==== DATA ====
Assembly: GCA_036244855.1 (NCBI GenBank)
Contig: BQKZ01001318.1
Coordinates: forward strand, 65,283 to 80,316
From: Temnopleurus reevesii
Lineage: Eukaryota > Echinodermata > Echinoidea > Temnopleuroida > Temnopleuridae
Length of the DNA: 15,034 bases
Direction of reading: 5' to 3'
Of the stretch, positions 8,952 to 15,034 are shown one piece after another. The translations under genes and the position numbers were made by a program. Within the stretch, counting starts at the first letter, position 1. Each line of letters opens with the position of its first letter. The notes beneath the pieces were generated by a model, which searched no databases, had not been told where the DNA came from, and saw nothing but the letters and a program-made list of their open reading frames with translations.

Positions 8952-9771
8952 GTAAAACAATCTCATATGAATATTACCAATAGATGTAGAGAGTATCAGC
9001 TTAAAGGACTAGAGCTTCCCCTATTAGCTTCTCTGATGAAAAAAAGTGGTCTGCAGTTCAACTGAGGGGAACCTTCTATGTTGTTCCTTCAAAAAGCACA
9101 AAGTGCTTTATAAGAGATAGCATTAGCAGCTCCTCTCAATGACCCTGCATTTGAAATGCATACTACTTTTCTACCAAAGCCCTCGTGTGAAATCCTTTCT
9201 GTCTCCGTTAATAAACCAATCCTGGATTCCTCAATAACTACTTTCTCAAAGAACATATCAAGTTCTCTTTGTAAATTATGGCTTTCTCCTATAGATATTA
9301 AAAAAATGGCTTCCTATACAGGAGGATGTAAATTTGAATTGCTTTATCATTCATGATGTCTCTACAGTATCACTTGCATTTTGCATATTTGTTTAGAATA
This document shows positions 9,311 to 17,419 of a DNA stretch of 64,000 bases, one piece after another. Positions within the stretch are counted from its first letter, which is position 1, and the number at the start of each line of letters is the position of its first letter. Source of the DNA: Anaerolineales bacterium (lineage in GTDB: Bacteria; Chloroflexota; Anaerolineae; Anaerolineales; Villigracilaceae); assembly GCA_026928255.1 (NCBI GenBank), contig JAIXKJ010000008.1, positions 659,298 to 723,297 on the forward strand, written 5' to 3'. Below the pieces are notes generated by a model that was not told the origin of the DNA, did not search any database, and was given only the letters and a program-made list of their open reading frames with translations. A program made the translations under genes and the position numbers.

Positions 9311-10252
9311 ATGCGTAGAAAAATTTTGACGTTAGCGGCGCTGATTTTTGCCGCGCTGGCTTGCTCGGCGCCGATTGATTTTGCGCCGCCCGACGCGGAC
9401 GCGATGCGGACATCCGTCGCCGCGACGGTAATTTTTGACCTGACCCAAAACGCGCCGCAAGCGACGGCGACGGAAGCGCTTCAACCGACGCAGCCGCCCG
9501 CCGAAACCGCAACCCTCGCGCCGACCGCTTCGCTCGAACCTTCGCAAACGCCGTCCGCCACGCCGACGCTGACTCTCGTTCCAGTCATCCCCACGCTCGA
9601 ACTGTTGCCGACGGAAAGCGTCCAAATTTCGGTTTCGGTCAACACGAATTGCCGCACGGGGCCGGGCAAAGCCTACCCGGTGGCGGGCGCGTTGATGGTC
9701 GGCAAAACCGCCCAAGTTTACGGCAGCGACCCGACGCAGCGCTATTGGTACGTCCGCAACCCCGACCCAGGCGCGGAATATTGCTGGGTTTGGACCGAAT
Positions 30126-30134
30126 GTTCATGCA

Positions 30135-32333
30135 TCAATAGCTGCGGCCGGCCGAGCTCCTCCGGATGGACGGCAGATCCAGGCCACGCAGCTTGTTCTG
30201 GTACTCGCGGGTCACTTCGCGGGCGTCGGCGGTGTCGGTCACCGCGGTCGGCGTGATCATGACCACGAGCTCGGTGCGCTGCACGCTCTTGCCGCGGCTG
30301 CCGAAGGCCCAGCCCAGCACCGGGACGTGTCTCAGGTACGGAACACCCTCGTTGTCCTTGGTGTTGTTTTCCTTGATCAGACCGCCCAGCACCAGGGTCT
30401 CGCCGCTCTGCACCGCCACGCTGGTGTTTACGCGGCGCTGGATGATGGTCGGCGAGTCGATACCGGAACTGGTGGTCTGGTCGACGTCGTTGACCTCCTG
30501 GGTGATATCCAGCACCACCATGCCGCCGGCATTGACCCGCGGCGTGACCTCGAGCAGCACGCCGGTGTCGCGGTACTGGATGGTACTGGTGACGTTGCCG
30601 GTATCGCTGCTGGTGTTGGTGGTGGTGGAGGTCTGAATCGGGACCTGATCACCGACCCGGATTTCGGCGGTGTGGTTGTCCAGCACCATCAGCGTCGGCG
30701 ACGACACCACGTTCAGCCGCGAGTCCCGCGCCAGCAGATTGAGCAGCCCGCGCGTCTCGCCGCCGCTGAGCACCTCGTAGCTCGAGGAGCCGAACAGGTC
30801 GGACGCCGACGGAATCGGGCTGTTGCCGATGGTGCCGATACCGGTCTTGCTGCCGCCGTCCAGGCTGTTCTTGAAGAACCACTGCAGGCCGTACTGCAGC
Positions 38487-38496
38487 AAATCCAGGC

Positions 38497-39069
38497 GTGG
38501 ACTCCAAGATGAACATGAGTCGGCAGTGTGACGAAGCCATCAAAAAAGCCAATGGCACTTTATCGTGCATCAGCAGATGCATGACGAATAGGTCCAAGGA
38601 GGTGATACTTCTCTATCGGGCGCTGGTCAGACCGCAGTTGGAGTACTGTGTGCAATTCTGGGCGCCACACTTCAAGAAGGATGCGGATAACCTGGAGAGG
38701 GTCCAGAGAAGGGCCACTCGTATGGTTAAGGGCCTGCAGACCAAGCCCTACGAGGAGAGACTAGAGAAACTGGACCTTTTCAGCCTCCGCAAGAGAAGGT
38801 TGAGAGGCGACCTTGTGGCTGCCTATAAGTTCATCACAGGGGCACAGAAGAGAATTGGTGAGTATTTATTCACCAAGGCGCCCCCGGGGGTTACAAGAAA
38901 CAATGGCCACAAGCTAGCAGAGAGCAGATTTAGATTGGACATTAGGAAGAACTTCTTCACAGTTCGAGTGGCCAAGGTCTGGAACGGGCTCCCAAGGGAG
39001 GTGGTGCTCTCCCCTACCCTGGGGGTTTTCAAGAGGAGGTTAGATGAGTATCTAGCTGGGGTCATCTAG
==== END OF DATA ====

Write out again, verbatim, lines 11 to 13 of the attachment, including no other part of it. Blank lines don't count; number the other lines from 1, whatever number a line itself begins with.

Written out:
9001 TTAAAGGACTAGAGCTTCCCCTATTAGCTTCTCTGATGAAAAAAAGTGGTCTGCAGTTCAACTGAGGGGAACCTTCTATGTTGTTCCTTCAAAAAGCACA
9101 AAGTGCTTTATAAGAGATAGCATTAGCAGCTCCTCTCAATGACCCTGCATTTGAAATGCATACTACTTTTCTACCAAAGCCCTCGTGTGAAATCCTTTCT
9201 GTCTCCGTTAATAAACCAATCCTGGATTCCTCAATAACTACTTTCTCAAAGAACATATCAAGTTCTCTTTGTAAATTATGGCTTTCTCCTATAGATATTA